The Cherokee Advocate, published at Tahlequah, reported on November 13, 1844, that the Cherokee National Council had passed a bill authorizing a Lighthorse Company. It was to be composed of a captain, lieutenant and twenty-four horsemen. Their assigned duty was to pursue and arrest all fugitives from justice. The other Five Tribes imitated the Cherokee Lighthorse for their nations. These lawmen performed as tribal police; criminals apprehended by them were turned over to the Indian courts for trial and punishment.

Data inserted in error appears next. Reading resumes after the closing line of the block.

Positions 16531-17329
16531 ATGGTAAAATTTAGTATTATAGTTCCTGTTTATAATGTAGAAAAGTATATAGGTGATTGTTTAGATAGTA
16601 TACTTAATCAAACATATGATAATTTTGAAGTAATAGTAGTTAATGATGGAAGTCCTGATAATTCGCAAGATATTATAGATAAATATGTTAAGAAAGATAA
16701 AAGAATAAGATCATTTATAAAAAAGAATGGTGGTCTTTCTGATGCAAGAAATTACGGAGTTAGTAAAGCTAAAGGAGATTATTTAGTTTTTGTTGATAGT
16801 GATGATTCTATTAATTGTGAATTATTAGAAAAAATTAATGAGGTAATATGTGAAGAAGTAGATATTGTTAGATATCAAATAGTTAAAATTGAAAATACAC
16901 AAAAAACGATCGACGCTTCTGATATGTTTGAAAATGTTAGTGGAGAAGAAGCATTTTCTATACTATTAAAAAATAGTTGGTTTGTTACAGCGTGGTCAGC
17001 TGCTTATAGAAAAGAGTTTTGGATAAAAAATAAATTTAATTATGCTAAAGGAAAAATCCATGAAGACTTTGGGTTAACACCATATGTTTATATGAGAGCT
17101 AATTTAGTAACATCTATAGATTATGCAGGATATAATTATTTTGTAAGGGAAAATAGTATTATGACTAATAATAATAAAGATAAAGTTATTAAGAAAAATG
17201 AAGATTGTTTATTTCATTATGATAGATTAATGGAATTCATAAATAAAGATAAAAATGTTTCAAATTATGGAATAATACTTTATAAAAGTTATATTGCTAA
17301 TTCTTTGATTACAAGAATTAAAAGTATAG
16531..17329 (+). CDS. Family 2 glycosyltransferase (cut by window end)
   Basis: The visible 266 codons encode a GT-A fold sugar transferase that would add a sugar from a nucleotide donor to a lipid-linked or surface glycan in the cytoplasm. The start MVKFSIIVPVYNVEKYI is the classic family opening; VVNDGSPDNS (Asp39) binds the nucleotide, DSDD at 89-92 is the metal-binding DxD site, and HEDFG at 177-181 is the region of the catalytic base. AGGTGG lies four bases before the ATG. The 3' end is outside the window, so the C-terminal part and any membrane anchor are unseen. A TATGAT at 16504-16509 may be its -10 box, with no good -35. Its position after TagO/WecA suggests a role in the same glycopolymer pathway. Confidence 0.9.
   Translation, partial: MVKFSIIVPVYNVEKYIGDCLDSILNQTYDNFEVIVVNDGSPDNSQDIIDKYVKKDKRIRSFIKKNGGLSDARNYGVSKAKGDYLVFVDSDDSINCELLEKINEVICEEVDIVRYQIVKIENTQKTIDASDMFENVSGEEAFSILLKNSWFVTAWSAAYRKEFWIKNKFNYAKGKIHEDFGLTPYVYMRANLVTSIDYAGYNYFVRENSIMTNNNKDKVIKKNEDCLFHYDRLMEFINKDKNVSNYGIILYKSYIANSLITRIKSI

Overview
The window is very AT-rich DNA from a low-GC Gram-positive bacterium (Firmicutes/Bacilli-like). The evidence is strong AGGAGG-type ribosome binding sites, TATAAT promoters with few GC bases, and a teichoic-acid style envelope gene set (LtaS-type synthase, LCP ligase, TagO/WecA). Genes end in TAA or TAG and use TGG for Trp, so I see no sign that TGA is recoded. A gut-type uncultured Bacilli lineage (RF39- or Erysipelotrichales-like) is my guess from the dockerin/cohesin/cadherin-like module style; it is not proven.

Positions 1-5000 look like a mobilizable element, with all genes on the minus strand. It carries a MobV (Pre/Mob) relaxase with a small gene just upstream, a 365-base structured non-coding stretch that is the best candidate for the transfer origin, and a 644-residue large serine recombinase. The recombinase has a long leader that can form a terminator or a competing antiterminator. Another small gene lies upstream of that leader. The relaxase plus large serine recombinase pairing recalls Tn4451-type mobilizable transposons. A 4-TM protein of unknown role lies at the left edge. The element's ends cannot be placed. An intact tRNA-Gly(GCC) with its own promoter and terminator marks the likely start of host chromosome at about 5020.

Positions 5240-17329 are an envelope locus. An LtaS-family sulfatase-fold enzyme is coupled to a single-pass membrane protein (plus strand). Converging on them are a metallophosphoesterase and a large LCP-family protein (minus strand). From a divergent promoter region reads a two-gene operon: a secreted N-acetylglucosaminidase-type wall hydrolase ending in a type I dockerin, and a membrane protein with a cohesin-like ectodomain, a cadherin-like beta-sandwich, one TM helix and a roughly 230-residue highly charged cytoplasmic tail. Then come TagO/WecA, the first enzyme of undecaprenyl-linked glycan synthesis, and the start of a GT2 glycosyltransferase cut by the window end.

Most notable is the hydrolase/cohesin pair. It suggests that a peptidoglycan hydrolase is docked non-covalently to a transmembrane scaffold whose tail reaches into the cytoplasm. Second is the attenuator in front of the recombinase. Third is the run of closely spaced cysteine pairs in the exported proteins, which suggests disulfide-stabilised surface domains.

The Cherokee got the name “lighthorse” from Revolutionary War hero, General Henry Lee who was called “Lighthorse Harry” due to the rapidity of his cavalry movements during the conflict. Henry was Robert E. Lee’s father.
An example of early Cherokee justice was the punishment for rape. For the first offense, the rapist was punished with fifty lashes upon the bare back and his left ear cropped off close to the head: for the second offense, one hundred lashes and the other ear cut off, for the third offense, death. Due to some circumstances the early lighthorse had to serve as policemen, judges, and jurors. Their job was eased in 1874 by the construction of a national prison at Tahlequah presided over by a high sheriff. The Cherokee Nation had a gallows for execution at Tahlequah. None of the other Indian nations had a national prison and used firing squads for execution.